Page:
self-improvement

Ashtanga forever

This article is just too important not to post in multiple locations. I am becoming more and more convinced that my ashtanga practice is essential as I grow older. It’s not just for youngsters, it’s not a fad practice. Check this out…

Where I found it, with nice pictures:

http://ashtangapictureproject.com/teacher-started-ashtanga-fifties-now-authorized/

And the original source on FB:

https://www.facebook.com/notes/stair-calhoun/ashtanga-yoga-its-not-just-for-the-young-by-karen-cairns-kpjayi-authorized/657201010995139

 

 

 

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little things (matter!)

i’m training. that’s really all to report. training, training, training. there’s a certain relief (and release) that comes in the back of your brain when you figure out that, you don’t know how, you don’t know why, but whatever you’re doing is working. all you need to do is to keep showing up and it will all work out ok. ‘work out’ being the key method to working it all out.

how do i know?

  1. i stopped wearing insoles in my pk shoes. the mornings after jams when i put my feet on the floor and take those first steps- it doesn’t hurt anymore! ah, sweet bliss!
  2. my landings are quieter. usually.
  3. i have so much more confidence moving around the environment. it’s all starting to fall into place.
  4. i’m practicing more frequently, but getting fewer and fewer scrapes and bruises. radular!
  5. i realized a few jam sessions ago that i actually am strong enough in the shoulders to get over those walls- no need to stop and curse and switch gears before moving on. there are a few other technical difficulties, but i can’t blame weak shoulders anymore so will have to find another excuse.
  6. i can get one of my legs behind my head again (eka pada sirsasana to the yogis). yiHAH!

Here’s an appropriate yogi quote for you: ‘Before you’ve practiced, the theory is useless. After you’ve practiced, the theory is obvious.’ -David Williams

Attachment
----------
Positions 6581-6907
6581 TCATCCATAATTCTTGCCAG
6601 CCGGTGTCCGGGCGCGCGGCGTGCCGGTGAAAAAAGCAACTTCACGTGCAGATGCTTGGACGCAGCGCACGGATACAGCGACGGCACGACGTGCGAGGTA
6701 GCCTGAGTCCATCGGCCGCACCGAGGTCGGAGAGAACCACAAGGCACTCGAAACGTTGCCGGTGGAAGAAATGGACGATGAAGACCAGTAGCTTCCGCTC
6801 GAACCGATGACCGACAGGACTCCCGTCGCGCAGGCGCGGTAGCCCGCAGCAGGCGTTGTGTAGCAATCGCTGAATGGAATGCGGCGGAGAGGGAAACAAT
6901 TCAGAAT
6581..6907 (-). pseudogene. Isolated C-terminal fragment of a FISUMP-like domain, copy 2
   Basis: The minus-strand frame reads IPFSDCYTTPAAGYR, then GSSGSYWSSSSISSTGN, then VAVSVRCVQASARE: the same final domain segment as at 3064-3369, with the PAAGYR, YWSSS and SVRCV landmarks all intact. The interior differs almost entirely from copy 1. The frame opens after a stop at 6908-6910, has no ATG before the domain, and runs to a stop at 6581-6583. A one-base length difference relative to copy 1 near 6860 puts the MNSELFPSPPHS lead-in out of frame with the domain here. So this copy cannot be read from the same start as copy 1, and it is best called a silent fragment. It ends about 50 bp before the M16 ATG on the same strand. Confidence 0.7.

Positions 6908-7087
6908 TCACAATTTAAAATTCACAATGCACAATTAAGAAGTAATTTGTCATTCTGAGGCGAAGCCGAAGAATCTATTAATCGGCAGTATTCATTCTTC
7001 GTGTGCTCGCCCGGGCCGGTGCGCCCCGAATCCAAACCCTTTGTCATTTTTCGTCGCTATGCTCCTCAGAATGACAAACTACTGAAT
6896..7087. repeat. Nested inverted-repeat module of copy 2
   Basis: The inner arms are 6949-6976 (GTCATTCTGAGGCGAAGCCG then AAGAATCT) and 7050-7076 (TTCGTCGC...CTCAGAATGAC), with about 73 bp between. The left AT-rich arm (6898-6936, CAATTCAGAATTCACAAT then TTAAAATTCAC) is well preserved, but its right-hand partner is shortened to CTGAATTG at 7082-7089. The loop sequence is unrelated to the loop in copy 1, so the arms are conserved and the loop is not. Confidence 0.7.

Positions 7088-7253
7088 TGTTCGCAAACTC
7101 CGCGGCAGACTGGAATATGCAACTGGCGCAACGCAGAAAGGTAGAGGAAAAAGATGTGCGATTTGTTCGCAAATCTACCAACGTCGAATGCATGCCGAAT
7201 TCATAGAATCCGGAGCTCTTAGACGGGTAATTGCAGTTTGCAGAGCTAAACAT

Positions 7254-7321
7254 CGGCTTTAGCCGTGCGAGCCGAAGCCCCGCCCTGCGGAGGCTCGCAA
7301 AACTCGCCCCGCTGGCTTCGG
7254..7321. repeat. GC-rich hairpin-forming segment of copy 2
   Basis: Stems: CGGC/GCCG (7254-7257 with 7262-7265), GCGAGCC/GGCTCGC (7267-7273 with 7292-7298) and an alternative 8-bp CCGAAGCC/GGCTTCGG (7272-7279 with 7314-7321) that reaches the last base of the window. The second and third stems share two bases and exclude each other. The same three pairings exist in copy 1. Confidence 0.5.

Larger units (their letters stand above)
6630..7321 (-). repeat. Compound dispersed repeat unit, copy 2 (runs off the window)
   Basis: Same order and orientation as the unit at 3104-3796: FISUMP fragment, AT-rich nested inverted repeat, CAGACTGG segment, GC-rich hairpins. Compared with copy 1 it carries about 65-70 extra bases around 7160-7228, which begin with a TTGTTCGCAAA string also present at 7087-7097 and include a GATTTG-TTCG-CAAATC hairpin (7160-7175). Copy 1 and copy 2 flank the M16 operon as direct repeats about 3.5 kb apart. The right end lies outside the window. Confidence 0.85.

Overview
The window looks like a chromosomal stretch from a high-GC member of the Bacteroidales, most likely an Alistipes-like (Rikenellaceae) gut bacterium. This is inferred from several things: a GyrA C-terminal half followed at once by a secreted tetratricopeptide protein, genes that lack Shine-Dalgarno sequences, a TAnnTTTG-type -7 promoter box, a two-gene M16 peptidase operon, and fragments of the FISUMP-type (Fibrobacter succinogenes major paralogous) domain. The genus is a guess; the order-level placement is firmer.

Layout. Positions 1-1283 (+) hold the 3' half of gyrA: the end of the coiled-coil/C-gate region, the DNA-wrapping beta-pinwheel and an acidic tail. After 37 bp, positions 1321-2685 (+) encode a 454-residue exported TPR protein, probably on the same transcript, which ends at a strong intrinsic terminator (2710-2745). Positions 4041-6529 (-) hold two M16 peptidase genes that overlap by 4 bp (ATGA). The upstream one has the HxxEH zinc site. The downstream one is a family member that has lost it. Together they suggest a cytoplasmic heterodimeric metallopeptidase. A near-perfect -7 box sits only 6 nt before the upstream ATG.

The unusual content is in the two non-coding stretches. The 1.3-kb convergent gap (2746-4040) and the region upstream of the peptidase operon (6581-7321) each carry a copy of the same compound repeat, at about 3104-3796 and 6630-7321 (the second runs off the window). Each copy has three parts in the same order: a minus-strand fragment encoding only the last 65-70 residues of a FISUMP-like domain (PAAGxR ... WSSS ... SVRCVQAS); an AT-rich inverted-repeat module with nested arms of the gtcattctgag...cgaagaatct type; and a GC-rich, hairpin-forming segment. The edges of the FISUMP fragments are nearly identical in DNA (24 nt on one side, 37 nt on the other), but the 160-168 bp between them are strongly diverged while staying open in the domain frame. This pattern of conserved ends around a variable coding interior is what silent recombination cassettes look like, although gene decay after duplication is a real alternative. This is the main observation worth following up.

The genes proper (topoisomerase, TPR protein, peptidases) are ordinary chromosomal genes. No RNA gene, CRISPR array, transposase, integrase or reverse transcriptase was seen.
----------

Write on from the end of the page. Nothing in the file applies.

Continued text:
keep practicing. it will all work itself out eventually.

the 10 things i wish i had known before opening a yoga studio

today, Ekam Yoga closes its (current) doors (temporarily) for ‘renovations’. it was a fun 2 years, but i’m ready for a cleaner, better-maintained, cheaper, homier space and a more consolidated, minimalist lifestyle. the insane running around of the last 2 years is finally at an end (whew!). i can now look forward to 1 june, when Ekam will begin a new phase in Parkhurst.

i opened Ekam Yoga in March of 2010. i had these beautiful fantasies of introducing johannesburg to the joys of traditional ashtanga vinyasa yoga. i had practiced in Mysore and NYC and those places were always packed! i thought, if it ain’t broke, don’t fix it; the traditional ashtanga practice and teaching method is beautiful, practical, and it works. people here are going to love it!

looking back on the last 2 years, here’s the reality:

1. everyone that you need to get your studio up and running is ‘un-yogic‘. the shortlist: landlords, contractors, builders, financial advisors, interior decorators, branding agents, your own family, etc. it’s business as usual, and no one knows (or cares) what ‘yogic’ means. it’s ok. remember: you’re yogic and you understand the nature of karma.

2. your practice will disintegrate, rebuild itself, disappear, become transparent, rise, fall, and spin in circles. just like everything else in the world. you will then come to realize that you’re always practicing. and that is a priceless learning experience.

3. your practice will take new forms, for example: cup washing, mat cleaning, snack sourcing, flower arranging, website updating, email answering, budget balancing, etc. each new form reveals itself through a love of the practice.

4. you will have over 600 followers on FaceBook, but no one will show up at 6am in the dead of winter. on the up-side, you can use that time to practice! or go back to bed.